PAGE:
Achieve fault tolerance with a real-time software design

Data Distribution Service (DDS) specification from Object Management Group (OMG) is a data-centric publish/subscribe (DCPS) messaging standard for integrating distributed real-time applications. Here’s how process replication can increase a system’s fault tolerance.


The most basic approach is to run multiple, identical Manager applications. Courtesy: Real-Time InnovationsData Distribution Service (DDS) specification from Object Management Group (OMG) is often used to build mission critical systems consisting of multiple components executing simultaneously and collaborating to achieve a certain task. In such systems, there are usually several components that are critically important for the overall functioning. Those components require extra attention when designing the system to ensure that the likelihood of them failing is minimized. Its focus on reliability, availability and efficiency make the DDS infrastructure particularly suitable to connect the plant floor with other areas of the enterprise.

DDS provides advanced features that help achieve such goals. While there are many methods, fault tolerance for failing publishing applications or machines can be achieved by means of active process replication.

Guiding example

For the purpose of illustrating the theory here with an example, the use case of the simple distributed finite state machine (FSM) is described. The FSM consists of a few components: a Master Participant, a Worker Participant, and a Manager. The Observer component, not essential for the functionality of the pattern, is passively observing only. This example focuses on the interaction between the Manager and the Observer.

Let’s assume that the Manager is the most critical process in the pattern, which is likely to be the case, especially if the pattern is expanded to support multiple Masters and Workers. The most obvious way to make the Manager component more robust is by running multiple processes simultaneously, all with the same responsibility. With that approach, the Manager component is defined as a conceptual item that may consist of multiple, simultaneously running application processes. For the sake of simplicity, the collection of those processes is referred to as the Manager component. Note that those could be executing in a distributed fashion on multiple machines.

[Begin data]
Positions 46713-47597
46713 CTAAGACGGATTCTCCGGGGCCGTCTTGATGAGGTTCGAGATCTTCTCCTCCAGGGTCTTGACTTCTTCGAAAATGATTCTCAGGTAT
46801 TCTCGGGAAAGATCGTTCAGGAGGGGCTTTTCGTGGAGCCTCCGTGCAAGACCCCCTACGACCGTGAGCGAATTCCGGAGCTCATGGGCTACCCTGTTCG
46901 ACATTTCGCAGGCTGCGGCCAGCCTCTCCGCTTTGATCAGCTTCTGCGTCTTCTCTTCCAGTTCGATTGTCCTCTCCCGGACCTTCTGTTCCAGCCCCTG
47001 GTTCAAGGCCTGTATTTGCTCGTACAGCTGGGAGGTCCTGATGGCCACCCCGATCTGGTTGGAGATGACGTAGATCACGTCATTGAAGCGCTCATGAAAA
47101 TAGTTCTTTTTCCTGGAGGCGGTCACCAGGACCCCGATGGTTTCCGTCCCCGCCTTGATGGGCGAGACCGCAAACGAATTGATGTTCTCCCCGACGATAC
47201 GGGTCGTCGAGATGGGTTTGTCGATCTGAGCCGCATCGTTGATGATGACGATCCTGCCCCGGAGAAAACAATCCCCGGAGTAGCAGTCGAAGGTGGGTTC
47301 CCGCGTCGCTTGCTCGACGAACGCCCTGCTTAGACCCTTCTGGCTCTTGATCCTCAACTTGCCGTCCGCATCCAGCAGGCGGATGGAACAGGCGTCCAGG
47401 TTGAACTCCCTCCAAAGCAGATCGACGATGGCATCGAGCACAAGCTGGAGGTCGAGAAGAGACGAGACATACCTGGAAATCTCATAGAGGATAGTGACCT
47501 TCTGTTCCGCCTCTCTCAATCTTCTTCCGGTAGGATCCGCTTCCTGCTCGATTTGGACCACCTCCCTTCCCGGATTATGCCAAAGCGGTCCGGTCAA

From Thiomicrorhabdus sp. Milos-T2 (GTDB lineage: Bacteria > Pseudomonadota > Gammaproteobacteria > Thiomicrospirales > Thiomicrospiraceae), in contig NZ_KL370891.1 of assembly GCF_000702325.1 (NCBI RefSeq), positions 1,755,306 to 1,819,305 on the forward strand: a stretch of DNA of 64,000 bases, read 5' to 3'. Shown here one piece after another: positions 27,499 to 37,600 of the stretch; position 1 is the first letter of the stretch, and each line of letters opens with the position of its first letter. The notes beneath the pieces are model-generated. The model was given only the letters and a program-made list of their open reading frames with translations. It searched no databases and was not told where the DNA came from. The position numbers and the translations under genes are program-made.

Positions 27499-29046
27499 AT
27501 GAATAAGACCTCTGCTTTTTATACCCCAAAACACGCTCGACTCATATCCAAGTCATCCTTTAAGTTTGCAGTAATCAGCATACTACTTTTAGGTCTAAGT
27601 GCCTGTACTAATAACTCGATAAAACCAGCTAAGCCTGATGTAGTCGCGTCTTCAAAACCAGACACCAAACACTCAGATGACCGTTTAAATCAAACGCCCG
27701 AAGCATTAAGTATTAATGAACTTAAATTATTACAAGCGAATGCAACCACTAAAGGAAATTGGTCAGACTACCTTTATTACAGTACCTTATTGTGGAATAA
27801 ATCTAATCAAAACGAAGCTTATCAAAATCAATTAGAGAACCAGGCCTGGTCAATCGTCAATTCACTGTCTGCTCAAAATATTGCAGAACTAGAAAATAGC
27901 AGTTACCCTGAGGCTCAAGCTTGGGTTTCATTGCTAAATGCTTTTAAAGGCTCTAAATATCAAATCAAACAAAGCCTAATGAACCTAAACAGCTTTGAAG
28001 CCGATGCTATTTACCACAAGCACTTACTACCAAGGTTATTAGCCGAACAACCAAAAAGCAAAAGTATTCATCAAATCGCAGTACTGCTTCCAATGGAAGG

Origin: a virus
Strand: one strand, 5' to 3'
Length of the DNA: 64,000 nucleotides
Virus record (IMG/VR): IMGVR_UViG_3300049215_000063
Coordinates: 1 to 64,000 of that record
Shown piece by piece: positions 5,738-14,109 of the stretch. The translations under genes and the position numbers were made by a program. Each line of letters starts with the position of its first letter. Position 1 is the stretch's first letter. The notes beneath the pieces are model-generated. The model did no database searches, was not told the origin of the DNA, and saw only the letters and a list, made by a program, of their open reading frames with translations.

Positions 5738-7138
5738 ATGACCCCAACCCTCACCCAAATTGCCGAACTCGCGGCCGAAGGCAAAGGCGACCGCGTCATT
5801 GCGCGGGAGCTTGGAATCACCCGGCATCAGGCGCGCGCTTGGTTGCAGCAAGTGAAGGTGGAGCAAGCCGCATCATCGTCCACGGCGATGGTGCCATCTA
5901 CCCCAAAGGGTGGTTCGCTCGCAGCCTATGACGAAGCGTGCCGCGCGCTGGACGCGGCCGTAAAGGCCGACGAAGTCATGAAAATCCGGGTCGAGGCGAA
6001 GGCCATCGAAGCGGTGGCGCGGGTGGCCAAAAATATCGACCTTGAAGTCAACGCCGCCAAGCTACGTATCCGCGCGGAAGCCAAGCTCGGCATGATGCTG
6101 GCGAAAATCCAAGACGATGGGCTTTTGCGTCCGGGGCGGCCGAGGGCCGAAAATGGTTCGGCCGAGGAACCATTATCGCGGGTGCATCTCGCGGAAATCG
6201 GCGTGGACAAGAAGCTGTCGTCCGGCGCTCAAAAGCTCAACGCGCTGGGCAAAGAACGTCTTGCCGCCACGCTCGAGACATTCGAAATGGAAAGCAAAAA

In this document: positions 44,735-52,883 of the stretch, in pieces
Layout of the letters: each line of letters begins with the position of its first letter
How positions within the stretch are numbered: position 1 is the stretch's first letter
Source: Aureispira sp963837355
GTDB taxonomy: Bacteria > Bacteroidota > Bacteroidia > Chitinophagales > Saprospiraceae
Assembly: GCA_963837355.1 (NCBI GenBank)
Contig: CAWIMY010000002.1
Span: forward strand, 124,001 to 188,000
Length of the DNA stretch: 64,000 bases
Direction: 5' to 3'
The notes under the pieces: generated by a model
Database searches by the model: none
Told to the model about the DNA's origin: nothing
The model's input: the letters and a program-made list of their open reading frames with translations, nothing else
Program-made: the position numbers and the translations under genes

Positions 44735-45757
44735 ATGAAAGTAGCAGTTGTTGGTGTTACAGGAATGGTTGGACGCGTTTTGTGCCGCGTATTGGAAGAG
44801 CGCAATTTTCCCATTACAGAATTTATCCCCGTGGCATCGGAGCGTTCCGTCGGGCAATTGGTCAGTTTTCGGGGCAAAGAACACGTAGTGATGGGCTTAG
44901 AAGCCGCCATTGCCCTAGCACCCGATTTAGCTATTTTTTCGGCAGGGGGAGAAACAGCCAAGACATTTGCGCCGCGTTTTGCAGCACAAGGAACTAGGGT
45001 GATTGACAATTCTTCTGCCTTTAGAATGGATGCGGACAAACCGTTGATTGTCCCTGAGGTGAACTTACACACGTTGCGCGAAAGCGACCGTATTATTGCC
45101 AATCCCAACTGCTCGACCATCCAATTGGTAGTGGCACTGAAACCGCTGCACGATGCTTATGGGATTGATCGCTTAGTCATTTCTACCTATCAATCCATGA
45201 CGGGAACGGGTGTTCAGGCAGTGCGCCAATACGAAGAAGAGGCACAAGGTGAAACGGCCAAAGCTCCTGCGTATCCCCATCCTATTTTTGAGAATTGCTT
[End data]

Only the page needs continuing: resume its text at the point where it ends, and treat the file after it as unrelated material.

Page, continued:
Active process replication

Simultaneously running multiple Manager processes with the same purpose will decrease the likelihood that the Manager component will break down completely. DDS allows for adding and removing participants on the fly without requiring configuration changes, so the basic concept of process replication is supported. Still, there are multiple options from which to choose.

Plain process replication

To avoid disadvantages, another option is to make Manager processes aware of each other at the application level. Courtesy: Real-Time InnovationsThe most basic approach is to run multiple, identical Manager applications. Each acts the same, receiving the same transition requests and publishing the same state updates in response. As a consequence, applications observing the state machine will see multiple instances of that state machine simultaneously. This approach requires a minor adjustment to the data-model to allow multiple task instances to exist side-by-side. This is achieved by adding a key attribute that identifies the originating Manager application.

An advantage to this approach is its low complexity; just replicating everything is an approach everybody understands. There is no impact on the Manager application code, and all participants remain completely decoupled from each other. Additionally, the mechanism does not rely on any built-in replication mechanism from the middleware. This could be considered an advantage as well, because the developer now has every aspect of the replication process under control.

On the other hand, that latter argument could be seen as a disadvantage. Requiring all Observers of the state machine to be able to deal with multiple, identical versions simultaneously does have an impact on the application code and introduces an extra burden on the application developer. Also, the number of instances an instance state updates scales linearly with the number of Manager processes. For this particular state machine example that is not that big of a deal, but in the general case, it could have a significant impact on network bandwidth consumption and memory usage.

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